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Will Grads Outgrow College Drinking Lifestyle?

Armen Hareyan's picture
From fetal alcohol syndrome to college drinking

It seems that human being's life is threatened by unnecessary exposure to too much alcohol. Starting from fetal alcohol syndrome to the days of college binge drinking people are running the risk of alcohol. While the prenatal stage they don't have any power of mother's drinking and fetal alcohol syndrome they do have control during the years of college education.

According to the National Institute on Alcohol Abuse and Alcoholism (NIAAA), 72% of people have a single period of heavy drinking that last 3-4 years (usually during college) and peaks during ages 18-24 and then they phase out of it. Therefore, 22% do not phase out of it or do not pass through that type of phase. For 'most' of us this period, our best drinking days, was probably in college.

Now, as graduations occur across the country and a fresh crop of young professionals leave their hallowed walls for cubicles and higher degrees, a big question comes to mind, "Will They Outgrow The 'College Drinking' Lifestyle?"

Sarah Allen Benton, a Licensed Mental Health Counselor of college aged students and a recovering alcoholic, did not outgrow it. And now wants to help others recognize common warning in her new book: Understanding The High-Functioning Alcoholic: Professional Views and Personal Insights.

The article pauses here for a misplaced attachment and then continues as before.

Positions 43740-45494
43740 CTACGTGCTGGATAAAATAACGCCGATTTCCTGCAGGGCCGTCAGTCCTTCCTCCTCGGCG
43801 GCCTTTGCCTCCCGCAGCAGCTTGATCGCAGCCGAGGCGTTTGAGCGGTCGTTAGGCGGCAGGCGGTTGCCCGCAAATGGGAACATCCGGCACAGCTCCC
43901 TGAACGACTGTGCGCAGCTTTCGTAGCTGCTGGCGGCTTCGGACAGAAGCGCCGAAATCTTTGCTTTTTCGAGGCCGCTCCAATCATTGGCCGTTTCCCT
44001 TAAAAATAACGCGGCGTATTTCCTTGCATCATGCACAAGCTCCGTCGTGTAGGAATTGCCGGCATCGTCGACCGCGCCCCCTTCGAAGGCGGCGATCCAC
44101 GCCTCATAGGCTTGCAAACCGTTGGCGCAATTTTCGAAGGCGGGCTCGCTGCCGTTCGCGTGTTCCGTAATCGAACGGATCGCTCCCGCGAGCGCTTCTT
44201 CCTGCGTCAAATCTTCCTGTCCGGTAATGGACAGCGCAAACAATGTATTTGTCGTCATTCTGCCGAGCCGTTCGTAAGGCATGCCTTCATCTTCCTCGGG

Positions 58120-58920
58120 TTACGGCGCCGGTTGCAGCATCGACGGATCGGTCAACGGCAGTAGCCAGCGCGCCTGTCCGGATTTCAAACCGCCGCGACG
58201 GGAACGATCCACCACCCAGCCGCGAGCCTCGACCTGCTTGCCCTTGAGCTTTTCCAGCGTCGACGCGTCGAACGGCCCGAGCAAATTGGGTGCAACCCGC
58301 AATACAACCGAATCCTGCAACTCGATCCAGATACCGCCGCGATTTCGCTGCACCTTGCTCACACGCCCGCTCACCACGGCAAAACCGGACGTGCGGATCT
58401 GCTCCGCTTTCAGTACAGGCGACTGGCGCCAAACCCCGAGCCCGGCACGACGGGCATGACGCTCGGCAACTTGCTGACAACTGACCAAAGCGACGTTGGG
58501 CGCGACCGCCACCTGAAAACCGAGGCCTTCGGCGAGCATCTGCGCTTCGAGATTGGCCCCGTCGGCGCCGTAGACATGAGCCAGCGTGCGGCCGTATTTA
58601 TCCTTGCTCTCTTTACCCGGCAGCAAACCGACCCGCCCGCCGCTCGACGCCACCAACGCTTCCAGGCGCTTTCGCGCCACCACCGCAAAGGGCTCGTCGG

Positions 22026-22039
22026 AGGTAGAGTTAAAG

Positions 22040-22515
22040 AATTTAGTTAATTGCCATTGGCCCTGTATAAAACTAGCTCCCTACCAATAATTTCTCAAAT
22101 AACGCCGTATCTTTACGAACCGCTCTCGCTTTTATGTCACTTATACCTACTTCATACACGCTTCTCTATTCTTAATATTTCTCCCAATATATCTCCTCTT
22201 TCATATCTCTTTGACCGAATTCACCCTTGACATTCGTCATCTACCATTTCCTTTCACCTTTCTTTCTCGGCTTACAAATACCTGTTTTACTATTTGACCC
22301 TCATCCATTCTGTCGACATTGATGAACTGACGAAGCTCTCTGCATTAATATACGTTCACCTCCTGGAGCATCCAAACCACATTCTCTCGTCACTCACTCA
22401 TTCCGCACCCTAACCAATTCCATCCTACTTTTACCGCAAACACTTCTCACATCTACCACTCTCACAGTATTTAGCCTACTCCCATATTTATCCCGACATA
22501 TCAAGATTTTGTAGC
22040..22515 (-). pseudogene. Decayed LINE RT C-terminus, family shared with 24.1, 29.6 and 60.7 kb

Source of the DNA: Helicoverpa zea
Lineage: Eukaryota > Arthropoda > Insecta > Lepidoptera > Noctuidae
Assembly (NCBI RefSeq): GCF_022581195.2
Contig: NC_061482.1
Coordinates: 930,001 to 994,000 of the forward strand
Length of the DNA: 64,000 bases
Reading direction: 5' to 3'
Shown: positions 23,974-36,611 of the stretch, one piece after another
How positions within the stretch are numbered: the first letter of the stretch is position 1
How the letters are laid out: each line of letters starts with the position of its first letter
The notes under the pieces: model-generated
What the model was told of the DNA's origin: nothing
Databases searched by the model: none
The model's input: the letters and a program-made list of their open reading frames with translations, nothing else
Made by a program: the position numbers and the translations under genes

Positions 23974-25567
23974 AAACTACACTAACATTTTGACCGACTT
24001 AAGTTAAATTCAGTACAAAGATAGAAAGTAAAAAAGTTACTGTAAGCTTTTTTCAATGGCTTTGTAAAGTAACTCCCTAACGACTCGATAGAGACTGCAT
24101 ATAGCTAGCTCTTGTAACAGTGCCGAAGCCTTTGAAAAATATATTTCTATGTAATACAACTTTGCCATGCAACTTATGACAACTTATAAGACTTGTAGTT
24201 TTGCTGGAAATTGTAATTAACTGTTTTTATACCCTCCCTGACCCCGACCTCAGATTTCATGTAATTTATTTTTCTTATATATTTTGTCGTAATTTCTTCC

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Benton was recently featured in Jane Brody's column of the NY Times and is also an addicition blogger for PsychologyToday.com.

Common warning signs for young professionals and professionals alike to watch for

-- Inappropriate attitudes about alcohol, including viewing drinking large amounts of alcohol as a necessary part of a job
-- Having a "work hard, play hard" mentality
-- Unusual patterns of alcohol usage, including reaching for a drink as relief from stress
-- Quickly gulping 3 or 4 drinks at social and work functions to "loosen up"
-- Drinking privately before and after a work function so as to minimize the amount of alcohol actually drunk in front of colleagues
-- Having the compulsion to drink more than others socially
-- Chronic blackouts
-- Becoming irritable and defensive about excessive drinking
-- Appearing rundown in the morning or fatigued
-- Calling in sick or not coming into work (if able to work from home) specifically on Mondays and/or Fridays
-- Frequently talking about the topic of alcohol, drinking or plans to go out drinking
-- Personality changes, such as a typically quiet person becoming
-- Drinking excessive amounts of caffeine or hydrating drinks such as gatorade before being able to start functioning in the morning

There are also some later stage, less common signs, to be on the look out for, such as: being critical and disapproving of non-drinkers; changes in work routines or productivity; a decline in the usual quality and quantity of work; displaying poor professional judgment; being unaccounted for in the middle of the day; having the smell of alcohol on the breath, especially early in the morning; shakiness and trembling hands; gradual increase in weight, mostly in the abdominal area; complaining of little energy and having trouble concentrating; being hyperactive and unable to sit still

Understanding The High-Functioning Alcoholic is an in-depth exploration of a hidden class of alcoholics and is intended to inform readers that being successful professionally or personally and being an alcoholic are not mutually exclusive. Benton challenges the stereotype of the "skid-row" alcoholic by lifting the veil on alcoholics who believe they can hide behind their external successes. Alcoholism may manifest differently in individuals, but all alcoholics have the same disease.